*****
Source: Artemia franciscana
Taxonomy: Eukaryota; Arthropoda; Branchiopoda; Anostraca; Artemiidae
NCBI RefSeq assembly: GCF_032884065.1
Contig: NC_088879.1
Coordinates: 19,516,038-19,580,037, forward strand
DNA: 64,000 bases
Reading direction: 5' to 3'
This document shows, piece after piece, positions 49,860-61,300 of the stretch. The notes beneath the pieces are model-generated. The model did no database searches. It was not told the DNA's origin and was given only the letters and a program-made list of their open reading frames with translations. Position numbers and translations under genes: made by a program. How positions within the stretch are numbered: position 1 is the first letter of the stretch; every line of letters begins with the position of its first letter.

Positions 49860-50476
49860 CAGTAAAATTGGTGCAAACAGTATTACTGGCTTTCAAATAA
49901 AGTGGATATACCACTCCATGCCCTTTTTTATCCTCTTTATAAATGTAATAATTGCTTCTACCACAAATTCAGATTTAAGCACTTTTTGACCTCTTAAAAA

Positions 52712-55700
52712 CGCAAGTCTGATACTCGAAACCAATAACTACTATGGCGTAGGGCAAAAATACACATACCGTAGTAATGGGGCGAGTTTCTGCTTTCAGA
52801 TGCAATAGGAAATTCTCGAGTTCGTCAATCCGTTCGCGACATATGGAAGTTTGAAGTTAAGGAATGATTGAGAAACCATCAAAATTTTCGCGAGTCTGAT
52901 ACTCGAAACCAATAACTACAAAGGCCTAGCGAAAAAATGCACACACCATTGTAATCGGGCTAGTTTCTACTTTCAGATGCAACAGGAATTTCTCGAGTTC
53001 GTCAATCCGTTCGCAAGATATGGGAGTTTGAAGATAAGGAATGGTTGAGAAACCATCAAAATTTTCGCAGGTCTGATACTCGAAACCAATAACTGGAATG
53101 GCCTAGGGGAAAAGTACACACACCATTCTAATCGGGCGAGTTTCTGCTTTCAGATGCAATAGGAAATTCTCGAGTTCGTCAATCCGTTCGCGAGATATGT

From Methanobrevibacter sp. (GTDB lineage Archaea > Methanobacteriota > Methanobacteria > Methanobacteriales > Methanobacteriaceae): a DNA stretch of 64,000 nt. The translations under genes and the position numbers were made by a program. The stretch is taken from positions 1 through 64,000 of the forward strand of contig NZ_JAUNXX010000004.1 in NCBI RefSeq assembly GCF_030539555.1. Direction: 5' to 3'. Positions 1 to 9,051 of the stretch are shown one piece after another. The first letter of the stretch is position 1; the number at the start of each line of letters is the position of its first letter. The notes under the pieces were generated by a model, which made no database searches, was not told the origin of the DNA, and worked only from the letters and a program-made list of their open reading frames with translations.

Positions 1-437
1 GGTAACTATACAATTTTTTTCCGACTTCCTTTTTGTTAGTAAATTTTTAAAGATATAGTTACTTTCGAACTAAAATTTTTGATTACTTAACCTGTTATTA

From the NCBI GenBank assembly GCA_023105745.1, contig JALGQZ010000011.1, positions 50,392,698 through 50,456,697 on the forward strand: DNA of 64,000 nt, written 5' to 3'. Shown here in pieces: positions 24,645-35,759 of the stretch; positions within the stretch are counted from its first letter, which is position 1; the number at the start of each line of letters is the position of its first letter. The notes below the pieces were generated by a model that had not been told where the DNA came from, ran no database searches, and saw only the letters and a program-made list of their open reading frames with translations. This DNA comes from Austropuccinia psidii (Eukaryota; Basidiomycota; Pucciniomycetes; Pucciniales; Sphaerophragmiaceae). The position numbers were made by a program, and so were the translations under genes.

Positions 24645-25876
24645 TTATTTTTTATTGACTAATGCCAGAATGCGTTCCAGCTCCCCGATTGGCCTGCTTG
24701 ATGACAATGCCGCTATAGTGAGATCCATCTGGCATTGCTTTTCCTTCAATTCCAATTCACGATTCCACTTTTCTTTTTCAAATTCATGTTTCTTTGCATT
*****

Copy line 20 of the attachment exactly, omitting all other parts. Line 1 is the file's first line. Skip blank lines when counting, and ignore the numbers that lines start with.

1 GGTAACTATACAATTTTTTTCCGACTTCCTTTTTGTTAGTAAATTTTTAAAGATATAGTTACTTTCGAACTAAAATTTTTGATTACTTAACCTGTTATTA